- Lower prices make it harder to fund subsidies which keep peace
- President Bouteflika illness led to infighting over succession
It withstood the political tumult that felled Arab leaders from Libya’s Muammar al-Qaddafi to Egypt’s Hosni Mubarak. Now Algeria’s leadership faces a graver threat from what was once its source of wealth: oil.
The global plunge in prices is making it harder to afford expensive subsidies that help fend off discontent, and coincides with mounting concern over the health of President Abdelaziz Bouteflika. If either the economy or a political succession is managed badly, the holder of Africa’s largest gas reserves and a key ally of the West in the battle with Islamist militancy could unravel.
The Algerian parliament on Sunday approved constitutional changes that offer more political rights to key constituencies, including the indigenous Amazigh community, women and businessmen.
Here, four leading analysts give their views on where the OPEC member is heading.
The 78 year-old president, who came to power in 1999, is rarely seen in public following at least two strokes. Amid reports Bouteflika’s brother Said is actually in charge and cementing support for his own presidential ambitions, there’s been a purge of senior army officers and a shake-up of the intelligence agencies.
“This means that President Bouteflika and his clan have, for the moment, won the battle against the secret services,” said Rachid Grim, an independent political analyst in Algiers. “It remains to be seen if the other clan, led by former DRS head General Mediene, retains the ability to cause a nuisance,” he said, referring to the intelligence and security directorate.
The presidency says the overhaul of the security services represents a “civil transformation,” while it has described the changes to the charter as a compromise project. A total of 499 of 517 attending legislators approved the amendments.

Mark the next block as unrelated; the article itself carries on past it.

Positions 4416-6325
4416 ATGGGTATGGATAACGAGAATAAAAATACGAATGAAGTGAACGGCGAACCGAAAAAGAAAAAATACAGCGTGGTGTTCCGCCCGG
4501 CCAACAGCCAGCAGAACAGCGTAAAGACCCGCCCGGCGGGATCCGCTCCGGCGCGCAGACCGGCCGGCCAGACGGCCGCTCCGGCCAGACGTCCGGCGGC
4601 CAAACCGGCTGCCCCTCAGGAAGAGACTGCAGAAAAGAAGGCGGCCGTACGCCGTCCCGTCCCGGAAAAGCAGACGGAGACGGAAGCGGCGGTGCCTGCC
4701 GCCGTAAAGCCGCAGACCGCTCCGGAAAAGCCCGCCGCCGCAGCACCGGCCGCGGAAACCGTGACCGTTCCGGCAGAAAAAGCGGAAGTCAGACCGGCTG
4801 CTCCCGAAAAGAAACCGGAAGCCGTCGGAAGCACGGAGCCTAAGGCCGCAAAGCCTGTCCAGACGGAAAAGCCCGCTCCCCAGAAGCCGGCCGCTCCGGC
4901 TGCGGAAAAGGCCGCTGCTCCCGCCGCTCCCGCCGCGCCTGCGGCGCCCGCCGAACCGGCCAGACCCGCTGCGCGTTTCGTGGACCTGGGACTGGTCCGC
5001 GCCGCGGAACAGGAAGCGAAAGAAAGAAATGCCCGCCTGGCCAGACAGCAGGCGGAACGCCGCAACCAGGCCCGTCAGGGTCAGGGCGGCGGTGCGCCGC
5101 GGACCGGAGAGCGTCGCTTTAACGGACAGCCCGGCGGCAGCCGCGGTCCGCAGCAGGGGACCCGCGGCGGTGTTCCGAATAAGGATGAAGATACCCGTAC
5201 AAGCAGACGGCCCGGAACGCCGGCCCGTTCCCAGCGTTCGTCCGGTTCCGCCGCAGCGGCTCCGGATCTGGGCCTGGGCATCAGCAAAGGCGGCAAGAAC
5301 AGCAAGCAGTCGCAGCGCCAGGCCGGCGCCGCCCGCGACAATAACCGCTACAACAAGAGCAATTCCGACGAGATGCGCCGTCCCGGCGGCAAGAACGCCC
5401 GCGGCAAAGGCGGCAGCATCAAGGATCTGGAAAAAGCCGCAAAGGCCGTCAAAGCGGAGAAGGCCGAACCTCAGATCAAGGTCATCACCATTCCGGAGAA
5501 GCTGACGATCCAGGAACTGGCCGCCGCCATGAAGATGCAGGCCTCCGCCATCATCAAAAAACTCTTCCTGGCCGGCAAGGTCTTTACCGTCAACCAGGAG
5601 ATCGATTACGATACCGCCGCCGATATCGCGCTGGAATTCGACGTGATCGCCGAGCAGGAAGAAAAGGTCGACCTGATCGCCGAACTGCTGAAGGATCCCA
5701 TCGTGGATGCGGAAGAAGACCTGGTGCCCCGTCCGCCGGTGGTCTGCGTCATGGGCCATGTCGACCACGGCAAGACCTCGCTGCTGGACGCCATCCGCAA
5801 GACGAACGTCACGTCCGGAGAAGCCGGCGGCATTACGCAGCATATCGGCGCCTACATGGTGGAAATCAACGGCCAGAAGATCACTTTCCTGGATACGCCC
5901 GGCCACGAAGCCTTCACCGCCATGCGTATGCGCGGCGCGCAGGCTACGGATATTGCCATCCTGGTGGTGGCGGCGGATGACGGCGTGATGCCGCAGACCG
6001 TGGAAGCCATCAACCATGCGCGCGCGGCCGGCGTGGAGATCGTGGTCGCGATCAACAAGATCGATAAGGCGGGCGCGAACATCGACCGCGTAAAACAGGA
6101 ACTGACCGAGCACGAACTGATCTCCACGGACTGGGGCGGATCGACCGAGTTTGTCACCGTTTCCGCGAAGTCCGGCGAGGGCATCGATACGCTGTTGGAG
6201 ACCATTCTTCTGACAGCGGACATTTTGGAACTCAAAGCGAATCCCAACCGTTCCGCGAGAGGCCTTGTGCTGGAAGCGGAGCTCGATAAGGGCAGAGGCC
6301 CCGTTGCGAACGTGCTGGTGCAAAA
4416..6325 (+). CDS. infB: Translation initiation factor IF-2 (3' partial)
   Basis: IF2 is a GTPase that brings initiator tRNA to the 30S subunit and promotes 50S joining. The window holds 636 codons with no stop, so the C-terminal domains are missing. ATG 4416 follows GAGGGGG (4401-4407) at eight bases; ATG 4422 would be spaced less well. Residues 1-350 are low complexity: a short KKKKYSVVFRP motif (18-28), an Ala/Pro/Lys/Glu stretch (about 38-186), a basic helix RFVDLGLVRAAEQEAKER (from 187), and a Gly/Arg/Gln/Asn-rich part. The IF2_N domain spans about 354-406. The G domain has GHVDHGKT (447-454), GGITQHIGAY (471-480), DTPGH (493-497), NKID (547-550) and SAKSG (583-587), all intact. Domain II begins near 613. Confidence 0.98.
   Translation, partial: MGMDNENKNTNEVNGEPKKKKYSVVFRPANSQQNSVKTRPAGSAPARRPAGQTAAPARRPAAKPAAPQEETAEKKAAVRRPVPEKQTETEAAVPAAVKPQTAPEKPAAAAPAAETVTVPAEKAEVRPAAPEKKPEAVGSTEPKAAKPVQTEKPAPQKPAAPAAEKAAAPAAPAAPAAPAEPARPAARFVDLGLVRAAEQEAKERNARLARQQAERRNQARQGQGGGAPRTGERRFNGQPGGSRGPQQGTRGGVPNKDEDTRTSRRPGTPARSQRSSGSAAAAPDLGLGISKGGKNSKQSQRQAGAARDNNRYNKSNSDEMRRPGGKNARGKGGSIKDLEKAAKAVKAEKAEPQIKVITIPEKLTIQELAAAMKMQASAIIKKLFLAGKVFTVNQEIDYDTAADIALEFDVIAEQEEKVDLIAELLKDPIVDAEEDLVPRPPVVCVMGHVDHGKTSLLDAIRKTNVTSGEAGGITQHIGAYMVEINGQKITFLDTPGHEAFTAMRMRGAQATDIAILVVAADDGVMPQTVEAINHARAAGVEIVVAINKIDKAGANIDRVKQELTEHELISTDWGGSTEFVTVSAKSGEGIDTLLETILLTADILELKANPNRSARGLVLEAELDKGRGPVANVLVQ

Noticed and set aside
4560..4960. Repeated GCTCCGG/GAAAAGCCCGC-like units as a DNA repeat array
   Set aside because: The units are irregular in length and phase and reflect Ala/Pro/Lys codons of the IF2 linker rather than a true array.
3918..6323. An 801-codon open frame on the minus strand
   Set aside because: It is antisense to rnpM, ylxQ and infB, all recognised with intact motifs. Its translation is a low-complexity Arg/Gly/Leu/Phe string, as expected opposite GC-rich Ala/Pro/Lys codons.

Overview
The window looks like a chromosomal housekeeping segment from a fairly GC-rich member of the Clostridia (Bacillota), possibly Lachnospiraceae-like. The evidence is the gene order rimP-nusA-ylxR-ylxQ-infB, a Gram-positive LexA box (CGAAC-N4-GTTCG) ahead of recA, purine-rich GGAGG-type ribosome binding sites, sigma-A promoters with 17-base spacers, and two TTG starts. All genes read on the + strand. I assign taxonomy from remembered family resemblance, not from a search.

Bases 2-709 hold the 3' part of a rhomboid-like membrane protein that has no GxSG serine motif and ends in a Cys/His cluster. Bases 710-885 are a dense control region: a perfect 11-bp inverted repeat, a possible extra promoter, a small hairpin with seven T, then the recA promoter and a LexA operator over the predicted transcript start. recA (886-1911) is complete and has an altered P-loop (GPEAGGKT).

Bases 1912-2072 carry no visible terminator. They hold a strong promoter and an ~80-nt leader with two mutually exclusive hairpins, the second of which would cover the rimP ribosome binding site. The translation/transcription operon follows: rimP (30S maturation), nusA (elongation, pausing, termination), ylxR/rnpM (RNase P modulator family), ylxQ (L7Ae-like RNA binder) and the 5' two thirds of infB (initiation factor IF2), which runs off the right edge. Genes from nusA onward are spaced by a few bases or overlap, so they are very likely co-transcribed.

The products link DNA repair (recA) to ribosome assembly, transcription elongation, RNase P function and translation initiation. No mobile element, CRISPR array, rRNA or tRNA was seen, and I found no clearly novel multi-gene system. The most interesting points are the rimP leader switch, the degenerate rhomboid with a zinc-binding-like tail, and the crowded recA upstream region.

“The constitutional amendments indicate the country is moving more toward democracy, though that remains on the theoretical level,” Grim said.
The steps are probably more “a way of maintaining the status quo without risking upsetting the people,” said Dalia Ghanem-Yazbeck, a political scientist at the Carnegie Middle East Center.
“It’s likely that the succession is going to happen behind closed doors, and that both the military and the political establishment will have a consensus on the candidate,” she added. “It is not in anyone’s interest to have a destabilized Algeria especially in the current geopolitical context.”
As the factions who play a role in running Algeria maneuver for an advantage in the tussle to replace Bouteflika, they’re also focused on trying to minimize the impact of the oil-price fall, according to Riccardo Fabiani, senior North Africa analyst at Eurasia Group. That’s no small task.
Since the first major discovery in the 1950s, oil and gas have built the Algerian state. They armed the security forces during 1990s war and paid for subsidies that curbed dissent over a stunted democracy during the Arab Spring. Yet the fossil-fuel bonanza led to a skewed economy that has been badly hit by the oil price drop. Income from oil and gas exports, which account for nearly 60 percent of the economy and 95 percent of foreign receipts, has plunged by nearly half as crude prices tumbled.
While the government is using its foreign reserves to maintain cheap credit, social housing and free healthcare, it won’t need to reduce spending significantly before 2018 or 2019 given the low levels of external debt, Fabiani said. It can tap the oil fund and has room to borrow more to fill the deficits temporarily, he said.
“As long as spending remains at the current levels, and the constitutional amendments go ahead, the risk of a major uprising is actually quite limited,” according to Fabiani. “Tensions could resurface within the new ruling bloc, for example between the presidency and the army. The economy though is the main variable.”
Grim says “a social explosion” can’t be excluded. “Everything depends on what they are going to do to avoid it.”
Algerians under the age of 30 account for about 70 percent of the unemployed. Protests over alleged nepotism and corruption during the awarding of public housing as well as unemployment and food prices have increased.
Civil War Memories
One major reason why dissatisfaction has failed to coalesce into a protest movement is the memory of a civil war that killed about 150,000 people.
The roots of the conflict can be traced back to the cutting of public spending amid the oil crash of 1986. Austerity generated widespread anger, which erupted into a week-long uprising and riots on Oct. 5, 1988. The violence spurred the introduction of democratic reforms and an end to one-party rule by Bouteflika’s FLN. In the increasingly bitter political climate that followed, the seeds of war were sown.
“The memory of the 1980s and the ‘black decade’ of the 1990s still lingers in the minds of the leadership as well as the majority of Algerians though it’s fading,” Ghanem-Yazbeck said.
Widespread violence is possible, says Louisa Ait Hamadouche, a professor of political science at the University of Algiers. “I don’t believe in absolute immunization. Even if you’ve been vaccinated, you can still catch a flu,” she said.